One recent addition to the Voyance platform is the client agent. This is a piece of software that runs on your Windows, OSX, and Android machines (no iOS support) to provide yet another data point for analysis. My first reaction to this was “you already have all the data, why do you need this?” Well, you don’t have all the data, actually. If the client machine was having problems connecting to the wireless, you would never see that. If your users are remote and can’t VPN in due to local ISP issues, you wouldn’t get that information, either. The client agent reports those events from the user’s perspective right from the start, filling in those data gaps. The client agent also runs synthetic tests to your gateway, to the data center, to the Internet, to whatever, in order to compare against already-established baselines to know if the client is having issues or not. The client agent runs in the background, has minimal resource consumption, and provides a lot of data that could potentially be lost. It’s a good addition to the Voyance platform.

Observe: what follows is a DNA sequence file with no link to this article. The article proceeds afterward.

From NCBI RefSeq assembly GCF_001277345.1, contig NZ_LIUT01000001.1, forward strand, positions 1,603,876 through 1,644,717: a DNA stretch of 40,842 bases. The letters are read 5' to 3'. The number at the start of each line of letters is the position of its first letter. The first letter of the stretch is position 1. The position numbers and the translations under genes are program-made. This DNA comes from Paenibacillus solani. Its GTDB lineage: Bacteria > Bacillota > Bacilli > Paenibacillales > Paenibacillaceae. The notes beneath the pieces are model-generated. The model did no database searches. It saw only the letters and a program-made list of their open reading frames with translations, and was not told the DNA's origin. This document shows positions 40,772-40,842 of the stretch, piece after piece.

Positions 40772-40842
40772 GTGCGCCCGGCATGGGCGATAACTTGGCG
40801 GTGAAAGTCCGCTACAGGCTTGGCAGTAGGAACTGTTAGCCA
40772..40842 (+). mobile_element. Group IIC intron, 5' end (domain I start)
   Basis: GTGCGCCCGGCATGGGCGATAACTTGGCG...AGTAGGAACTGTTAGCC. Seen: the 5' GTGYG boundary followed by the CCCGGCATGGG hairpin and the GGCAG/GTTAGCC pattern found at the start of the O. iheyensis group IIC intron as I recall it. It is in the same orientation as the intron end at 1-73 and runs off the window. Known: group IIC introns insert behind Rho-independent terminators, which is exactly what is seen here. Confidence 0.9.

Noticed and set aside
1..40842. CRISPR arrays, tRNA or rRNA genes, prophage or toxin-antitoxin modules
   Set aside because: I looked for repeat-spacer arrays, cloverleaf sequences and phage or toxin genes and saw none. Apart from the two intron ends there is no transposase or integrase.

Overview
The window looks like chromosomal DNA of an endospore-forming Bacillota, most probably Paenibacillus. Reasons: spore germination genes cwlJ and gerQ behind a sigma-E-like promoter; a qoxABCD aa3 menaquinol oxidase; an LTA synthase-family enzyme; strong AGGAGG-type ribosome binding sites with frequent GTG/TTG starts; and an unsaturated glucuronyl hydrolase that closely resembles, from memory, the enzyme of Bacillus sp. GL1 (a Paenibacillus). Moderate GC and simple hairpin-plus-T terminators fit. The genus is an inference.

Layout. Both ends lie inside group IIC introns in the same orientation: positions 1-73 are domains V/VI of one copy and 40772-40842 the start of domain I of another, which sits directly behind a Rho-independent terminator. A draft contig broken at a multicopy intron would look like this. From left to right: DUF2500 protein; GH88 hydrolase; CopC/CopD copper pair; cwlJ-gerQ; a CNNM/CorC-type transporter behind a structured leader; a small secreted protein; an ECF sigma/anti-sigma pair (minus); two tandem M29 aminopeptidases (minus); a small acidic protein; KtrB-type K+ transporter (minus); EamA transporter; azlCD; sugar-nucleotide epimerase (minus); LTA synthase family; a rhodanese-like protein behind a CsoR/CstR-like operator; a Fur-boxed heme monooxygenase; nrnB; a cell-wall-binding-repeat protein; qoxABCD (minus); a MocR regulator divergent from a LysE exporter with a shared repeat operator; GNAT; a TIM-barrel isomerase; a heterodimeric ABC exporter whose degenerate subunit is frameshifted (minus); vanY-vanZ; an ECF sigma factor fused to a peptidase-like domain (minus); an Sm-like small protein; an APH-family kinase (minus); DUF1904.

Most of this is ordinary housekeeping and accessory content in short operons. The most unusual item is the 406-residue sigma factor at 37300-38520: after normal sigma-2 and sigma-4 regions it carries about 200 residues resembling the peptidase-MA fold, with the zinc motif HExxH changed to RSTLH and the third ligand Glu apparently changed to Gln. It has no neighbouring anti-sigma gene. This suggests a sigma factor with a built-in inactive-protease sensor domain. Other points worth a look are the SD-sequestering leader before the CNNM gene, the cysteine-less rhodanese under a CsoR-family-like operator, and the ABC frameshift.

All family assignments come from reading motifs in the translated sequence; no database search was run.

That’s enough about collecting data. Let’s see what information we can get out of all those data collection points.
We’re talking about user experience here, so baselines are probably the most important part of the analysis by Voyance. Is my 150ms ping time to the data center normal? Don’t know without a baseline. Voyance is able to tell you very easily that 150ms is great for that specific connection from Kansas City to Singapore since a baseline has been established with historical data. Let’s not forget, too, that latency is only one part of what’s measured here. Check out this screengrab that shows some of the baselines for sample sites.